Understanding perceptions of campus safety and community college student development: A mixed methods case study
EdD Doctor of Education
Educational Services and Leadership
College of Education
Johnson, Ane Turner
Committee Member 1
Kerrigan, Monica Reid
Committee Member 2
Campus safety, community college student development, precautionary and avoidance behaviors, student involvement
Community college students--mental health; Fear of crime
Campus safety is an important aspect of a student's collegiate experience. Although statistics indicate campus crime has been decreasing, these statistics do not provide an understanding of a student's perception of crime and how they are responding to that perception. This points to campus safety being a complex construct that transcends often cited numerical statistics and warrants a closer examination of students' feelings, behaviors, and experiences that build these perceptions. This mixed methods sequential explanatory single case study sought to understand the perceptions that students have about the overall safety of their campuses and whether fear of crime and the practice of precautionary and avoidance behaviors were directly related to the degree in which they experienced their social and academic activities during their collegiate experience. This case study examined fear of crime at one particular community college with multiple campuses in New Jersey. Findings suggested that student precautionary and avoidance behaviors were not a hindrance, but in fact routinized. These behaviors bonded students, becoming a catalyst for positive interaction among them in distressing environments and, ultimately, offering students a distraction from fear. Their practice suggests a redefining of safety and an increased tolerance of anxiety and fear among students.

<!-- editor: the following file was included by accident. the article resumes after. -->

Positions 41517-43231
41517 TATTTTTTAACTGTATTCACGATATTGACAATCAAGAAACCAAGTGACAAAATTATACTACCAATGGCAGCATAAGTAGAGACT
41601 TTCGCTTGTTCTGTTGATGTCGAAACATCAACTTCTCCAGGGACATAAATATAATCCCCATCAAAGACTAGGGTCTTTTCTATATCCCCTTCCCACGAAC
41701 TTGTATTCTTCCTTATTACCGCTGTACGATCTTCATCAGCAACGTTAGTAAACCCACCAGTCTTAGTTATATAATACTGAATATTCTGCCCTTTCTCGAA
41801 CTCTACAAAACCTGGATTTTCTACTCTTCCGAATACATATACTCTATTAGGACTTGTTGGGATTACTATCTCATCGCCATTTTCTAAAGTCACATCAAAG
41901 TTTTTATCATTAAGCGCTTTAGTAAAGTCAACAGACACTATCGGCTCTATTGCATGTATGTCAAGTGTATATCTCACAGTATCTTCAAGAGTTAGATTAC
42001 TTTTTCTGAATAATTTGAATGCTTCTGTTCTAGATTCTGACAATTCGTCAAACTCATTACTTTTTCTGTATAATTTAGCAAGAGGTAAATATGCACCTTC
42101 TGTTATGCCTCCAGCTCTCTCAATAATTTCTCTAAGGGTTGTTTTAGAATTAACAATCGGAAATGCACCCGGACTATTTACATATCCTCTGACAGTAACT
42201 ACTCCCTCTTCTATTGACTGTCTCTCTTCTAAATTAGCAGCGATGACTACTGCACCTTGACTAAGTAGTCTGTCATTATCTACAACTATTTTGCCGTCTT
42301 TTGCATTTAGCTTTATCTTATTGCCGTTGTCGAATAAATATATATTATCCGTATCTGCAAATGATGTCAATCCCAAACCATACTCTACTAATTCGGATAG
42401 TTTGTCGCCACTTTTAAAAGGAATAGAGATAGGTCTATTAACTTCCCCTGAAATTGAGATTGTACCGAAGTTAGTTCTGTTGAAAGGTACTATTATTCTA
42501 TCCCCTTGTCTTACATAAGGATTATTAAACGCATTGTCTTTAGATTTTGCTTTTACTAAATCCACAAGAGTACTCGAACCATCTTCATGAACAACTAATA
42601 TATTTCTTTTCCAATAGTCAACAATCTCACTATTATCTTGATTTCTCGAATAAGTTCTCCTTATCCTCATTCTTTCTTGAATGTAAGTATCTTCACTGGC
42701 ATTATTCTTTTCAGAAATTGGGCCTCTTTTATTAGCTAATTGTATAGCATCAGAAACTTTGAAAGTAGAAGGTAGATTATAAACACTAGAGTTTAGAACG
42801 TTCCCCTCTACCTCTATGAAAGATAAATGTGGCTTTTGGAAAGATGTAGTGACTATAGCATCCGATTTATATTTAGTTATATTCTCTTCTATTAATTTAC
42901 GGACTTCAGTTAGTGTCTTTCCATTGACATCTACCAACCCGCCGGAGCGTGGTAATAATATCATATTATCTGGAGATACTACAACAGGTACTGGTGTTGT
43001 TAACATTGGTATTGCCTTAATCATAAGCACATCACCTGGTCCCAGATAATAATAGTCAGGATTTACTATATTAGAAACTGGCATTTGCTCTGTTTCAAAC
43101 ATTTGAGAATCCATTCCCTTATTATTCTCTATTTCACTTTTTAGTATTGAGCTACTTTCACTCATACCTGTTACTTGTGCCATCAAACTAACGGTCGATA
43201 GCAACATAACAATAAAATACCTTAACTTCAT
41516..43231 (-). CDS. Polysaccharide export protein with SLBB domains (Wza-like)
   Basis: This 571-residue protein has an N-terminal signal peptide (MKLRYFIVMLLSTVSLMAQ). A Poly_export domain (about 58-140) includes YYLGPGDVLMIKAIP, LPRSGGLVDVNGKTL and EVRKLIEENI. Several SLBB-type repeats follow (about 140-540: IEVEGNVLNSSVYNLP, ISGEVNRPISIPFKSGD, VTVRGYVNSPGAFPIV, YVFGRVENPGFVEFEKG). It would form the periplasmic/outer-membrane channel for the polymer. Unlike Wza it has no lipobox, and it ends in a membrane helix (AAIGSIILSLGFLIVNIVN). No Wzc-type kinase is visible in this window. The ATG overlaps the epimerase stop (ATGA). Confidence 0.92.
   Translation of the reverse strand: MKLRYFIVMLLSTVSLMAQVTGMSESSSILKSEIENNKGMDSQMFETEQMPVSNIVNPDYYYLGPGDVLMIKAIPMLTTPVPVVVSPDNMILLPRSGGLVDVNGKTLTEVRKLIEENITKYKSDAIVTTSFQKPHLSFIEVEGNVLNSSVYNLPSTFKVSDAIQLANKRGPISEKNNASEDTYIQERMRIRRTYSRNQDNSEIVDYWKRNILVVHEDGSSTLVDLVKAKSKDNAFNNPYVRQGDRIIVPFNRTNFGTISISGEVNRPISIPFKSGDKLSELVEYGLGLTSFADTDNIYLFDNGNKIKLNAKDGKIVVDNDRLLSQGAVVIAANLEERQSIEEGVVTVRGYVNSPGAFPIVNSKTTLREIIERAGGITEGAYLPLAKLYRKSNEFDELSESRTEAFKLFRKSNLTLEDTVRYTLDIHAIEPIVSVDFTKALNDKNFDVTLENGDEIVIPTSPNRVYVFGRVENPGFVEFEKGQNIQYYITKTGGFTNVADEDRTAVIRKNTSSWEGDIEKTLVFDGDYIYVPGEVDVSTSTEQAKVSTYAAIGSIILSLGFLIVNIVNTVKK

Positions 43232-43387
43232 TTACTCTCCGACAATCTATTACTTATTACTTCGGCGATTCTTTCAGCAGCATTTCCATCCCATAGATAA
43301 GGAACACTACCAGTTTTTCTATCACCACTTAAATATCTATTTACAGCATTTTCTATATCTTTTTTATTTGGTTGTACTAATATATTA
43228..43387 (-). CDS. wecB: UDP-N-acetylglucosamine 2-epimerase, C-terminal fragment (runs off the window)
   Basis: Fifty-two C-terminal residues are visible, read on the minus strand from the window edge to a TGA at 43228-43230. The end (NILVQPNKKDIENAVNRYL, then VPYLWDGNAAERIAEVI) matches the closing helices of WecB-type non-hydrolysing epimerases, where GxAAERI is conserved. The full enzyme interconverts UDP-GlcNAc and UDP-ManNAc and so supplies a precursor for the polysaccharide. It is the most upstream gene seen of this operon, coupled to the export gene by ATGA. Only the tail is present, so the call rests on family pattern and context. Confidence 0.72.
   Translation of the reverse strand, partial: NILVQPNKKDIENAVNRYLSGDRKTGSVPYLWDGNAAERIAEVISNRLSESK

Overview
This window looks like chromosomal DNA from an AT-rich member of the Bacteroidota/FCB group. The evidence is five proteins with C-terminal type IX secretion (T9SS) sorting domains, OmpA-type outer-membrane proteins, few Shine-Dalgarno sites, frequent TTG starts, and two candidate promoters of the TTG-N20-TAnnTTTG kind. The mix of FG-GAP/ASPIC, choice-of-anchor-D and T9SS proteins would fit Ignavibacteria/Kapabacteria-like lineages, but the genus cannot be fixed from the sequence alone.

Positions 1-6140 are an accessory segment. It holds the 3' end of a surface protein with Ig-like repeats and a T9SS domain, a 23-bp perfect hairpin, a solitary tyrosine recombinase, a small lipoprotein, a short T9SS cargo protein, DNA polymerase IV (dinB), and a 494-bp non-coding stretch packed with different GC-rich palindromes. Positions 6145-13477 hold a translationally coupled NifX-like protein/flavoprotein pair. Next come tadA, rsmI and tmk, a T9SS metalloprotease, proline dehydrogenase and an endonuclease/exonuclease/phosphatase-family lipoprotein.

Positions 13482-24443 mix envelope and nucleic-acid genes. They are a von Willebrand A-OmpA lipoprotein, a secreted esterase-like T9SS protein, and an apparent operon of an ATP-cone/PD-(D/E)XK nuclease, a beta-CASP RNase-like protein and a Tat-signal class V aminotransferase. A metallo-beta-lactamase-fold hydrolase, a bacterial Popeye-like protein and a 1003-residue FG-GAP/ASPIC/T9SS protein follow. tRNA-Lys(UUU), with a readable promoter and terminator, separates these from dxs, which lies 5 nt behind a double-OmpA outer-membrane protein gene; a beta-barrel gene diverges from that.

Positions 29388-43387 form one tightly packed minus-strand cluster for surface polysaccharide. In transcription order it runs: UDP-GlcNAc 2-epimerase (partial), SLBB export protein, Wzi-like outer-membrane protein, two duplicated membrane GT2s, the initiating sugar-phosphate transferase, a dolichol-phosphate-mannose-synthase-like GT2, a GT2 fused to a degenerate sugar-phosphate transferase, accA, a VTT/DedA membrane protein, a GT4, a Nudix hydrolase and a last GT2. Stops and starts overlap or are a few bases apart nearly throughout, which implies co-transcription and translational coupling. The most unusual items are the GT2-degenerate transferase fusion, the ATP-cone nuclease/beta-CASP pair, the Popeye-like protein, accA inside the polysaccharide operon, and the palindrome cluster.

Ruocco, Tiffany J., "Understanding perceptions of campus safety and community college student development: A mixed methods case study" (2021). Theses and Dissertations. 2881.